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Focal Segmental Glomerulosclerosis (FSGS)

FSGS is a term that describes a pattern of scarring in the kidneys. This scarring can be seen on a biopsy in patients with increased levels of protein in their urine.

Medically reviewed by Dr. Kirk Campbell, M.D.

Who Gets FSGS

FSGS occurs in all age groups and among people from all backgrounds. There are some notable risk factors. FSGS is more common among people with:

– A family history of FSGS
– African ancestry
– Low birth weight
– Obesity
– Premature birth
– Viral infections, including HIV

Types of FSGS

There are four types of FSGS as defined by the 2021 Kidney Disease: Improving Global Outcomes Glomerular Diseases Work Group (KDIGO) guidelines.

Primary

the most aggressive form, caused by a defect in the immune system

Secondary

from an identifiable cause such as a viral infection or drug

Genetic

caused by a change in your genes

Unknown cause

cause not yet understood

Signs and Symptoms

All forms of FSGS cause high levels of protein in the urine. This increased protein can cause the urine to appear frothy or foamy.

Other common signs of FSGS include:

  • Fluid retention and swelling in the legs, ankles, and around the eyes
  • Weight gain from fluid buildup

If the overall kidney function deteriorates significantly, you may also experience additional symptoms such as:

  • Decreased urine output (producing less urine)
  • Fatigue
  • Nausea
  • Poor appetite

Diagnosing FSGS

Doctors diagnose FSGS using a kidney biopsy.

During the procedure, your doctor removes a sample of kidney tissue and studies it under a microscope. Your doctor looks for tissue scarring on some but not all (focal) urine filtering units in the kidney. These units are called glomeruli. Scarring affects only a portion (segmental) of the glomeruli.

Your Treatment Options

Your doctor recommends treatment based on your:

  • Kidney function
  • Protein in the urine
  • Type of FSGS

If you have primary FSGS, your doctor is likely to prescribe medicines that modify your immune system. These include:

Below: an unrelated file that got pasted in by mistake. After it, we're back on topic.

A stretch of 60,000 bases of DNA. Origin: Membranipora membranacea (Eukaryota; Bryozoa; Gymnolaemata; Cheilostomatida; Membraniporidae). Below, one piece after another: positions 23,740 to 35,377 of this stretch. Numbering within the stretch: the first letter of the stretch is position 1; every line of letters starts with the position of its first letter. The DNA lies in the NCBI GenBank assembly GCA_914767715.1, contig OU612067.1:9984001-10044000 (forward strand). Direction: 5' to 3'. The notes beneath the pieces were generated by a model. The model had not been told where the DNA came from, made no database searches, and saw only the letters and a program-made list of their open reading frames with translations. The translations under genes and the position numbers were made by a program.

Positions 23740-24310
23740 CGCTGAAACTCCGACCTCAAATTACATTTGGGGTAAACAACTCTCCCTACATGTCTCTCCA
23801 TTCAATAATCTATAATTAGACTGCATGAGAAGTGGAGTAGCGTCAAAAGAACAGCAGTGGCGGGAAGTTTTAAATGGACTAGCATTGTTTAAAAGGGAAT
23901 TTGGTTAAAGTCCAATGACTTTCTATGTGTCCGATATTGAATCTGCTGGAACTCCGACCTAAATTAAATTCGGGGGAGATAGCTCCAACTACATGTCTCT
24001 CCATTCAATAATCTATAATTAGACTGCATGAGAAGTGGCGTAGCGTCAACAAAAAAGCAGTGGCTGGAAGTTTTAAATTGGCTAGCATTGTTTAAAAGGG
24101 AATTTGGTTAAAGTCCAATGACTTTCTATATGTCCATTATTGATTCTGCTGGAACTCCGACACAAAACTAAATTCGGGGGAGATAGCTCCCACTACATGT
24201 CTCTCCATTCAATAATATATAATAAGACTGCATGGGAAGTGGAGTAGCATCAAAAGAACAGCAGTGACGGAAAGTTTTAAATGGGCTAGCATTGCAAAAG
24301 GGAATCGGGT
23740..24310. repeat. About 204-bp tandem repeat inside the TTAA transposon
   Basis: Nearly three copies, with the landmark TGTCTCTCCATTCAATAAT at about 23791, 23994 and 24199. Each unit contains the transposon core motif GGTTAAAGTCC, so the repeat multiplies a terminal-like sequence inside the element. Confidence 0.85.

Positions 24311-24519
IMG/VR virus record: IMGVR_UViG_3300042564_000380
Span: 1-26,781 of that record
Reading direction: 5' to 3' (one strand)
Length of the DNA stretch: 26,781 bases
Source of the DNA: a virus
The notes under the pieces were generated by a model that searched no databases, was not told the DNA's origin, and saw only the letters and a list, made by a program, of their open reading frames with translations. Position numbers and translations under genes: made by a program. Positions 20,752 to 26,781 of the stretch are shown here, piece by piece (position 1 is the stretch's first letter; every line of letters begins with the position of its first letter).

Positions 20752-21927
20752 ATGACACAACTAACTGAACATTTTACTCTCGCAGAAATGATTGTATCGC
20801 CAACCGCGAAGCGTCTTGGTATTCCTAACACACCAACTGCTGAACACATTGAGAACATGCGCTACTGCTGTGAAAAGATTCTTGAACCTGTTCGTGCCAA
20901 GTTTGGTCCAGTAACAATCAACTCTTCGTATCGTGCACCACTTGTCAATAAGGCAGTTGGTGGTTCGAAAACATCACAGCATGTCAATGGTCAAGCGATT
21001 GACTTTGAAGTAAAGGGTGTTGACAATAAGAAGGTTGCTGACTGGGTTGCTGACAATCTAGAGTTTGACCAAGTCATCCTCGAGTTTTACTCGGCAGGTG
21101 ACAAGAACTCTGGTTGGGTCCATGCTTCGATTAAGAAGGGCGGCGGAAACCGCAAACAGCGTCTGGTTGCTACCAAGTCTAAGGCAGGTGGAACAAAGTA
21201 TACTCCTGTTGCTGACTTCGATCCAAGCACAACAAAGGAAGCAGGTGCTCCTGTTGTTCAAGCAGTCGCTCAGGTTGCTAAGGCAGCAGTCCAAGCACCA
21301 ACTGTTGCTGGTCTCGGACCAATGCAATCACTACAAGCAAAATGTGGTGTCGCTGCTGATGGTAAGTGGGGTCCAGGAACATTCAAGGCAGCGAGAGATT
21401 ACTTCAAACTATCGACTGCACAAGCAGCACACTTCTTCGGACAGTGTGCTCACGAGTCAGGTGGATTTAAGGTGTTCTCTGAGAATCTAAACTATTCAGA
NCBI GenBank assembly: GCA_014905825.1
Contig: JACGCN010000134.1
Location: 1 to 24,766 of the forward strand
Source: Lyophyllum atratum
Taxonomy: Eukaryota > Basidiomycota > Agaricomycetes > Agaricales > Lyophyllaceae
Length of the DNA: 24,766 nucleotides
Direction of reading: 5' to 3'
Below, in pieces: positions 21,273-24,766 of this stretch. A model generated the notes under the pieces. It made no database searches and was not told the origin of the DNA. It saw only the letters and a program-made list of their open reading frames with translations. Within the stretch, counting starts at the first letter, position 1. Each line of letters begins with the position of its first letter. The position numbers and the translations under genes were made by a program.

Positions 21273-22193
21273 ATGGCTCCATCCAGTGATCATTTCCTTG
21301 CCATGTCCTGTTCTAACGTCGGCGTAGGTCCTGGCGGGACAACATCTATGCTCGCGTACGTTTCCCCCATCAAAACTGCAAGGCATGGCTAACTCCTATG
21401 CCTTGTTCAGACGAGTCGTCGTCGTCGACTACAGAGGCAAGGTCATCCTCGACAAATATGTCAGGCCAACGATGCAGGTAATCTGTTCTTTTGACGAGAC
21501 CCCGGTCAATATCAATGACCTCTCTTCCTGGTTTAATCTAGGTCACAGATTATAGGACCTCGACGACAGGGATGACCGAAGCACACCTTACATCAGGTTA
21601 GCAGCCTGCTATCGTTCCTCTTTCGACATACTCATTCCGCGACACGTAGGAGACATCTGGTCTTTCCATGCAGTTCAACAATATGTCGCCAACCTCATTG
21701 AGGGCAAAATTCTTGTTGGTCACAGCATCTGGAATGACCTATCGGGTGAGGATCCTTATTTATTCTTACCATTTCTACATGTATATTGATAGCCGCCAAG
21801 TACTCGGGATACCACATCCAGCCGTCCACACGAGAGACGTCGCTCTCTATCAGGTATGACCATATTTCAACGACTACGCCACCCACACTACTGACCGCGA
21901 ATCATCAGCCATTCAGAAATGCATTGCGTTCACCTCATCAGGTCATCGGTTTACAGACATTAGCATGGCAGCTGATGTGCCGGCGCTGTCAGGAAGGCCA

• Steroids
  • Medicines that target T and B cell function
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Clinical trials are another treatment option.

Your doctor helps you find the right study for you. These trials test more targeted treatments with potentially lower risks of side effects.

Some clinical trials enroll patients, based on their genetic testing results, to test the effectiveness of precision-based therapies targeted to specific genetic changes. Knowing your genetic test results is important because patients with genetic FSGS generally do not show a meaningful clinical response to immunosuppressive medicines that suppress the immune response to reduce inflammation.

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Tips For Living With FSGS

Patients with FSGS benefit from supportive measures including:

Exercise

Regular, moderate activity helps manage your blood pressure and weight and improves your overall well-being.

Prescription Regimen

Follow your doctor’s instructions and take your medicines as prescribed.

Regular Check-Ups

See your doctor as scheduled to monitor your kidney function and quickly address any changes.

Kidney Transplant and Recurrence in FSGS

1

Genetic Testing

Genetic testing can help you understand your risk for needing a kidney transplant and your prognosis after a transplant.

2

Recurrence

Between 30% and 40% of FSGS patients have a recurrence of FSGS after a kidney transplant.

3

Kidney Failure

This recurrence can cause your new kidney to fail. Kidney failure often requires maintenance dialysis.

4

Genetic FSGS

If you are diagnosed with genetic FSGS, you have a much lower risk of post-transplant FSGS recurrence.

Support

Get help coping with the challenges of living with FSGS through support groups. Connect with others who understand your journey, share experiences, and find comfort in knowing you’re not alone.

Nutrition

Eating a kidney-friendly diet can help manage the symptoms and progression of your RKD. Learn more about a kidney-friendly diet and get our cookbook.

Related Resources

Video

MCD vs. FSGS: Breakdown of Diagnostics and Clinical Course

Informational Documents

24 Hour Urine Collection

Educational Materials

Understanding Lab Values

Fact Sheet

Focal-Segmental-Glomerulosclerosis (FSGS)

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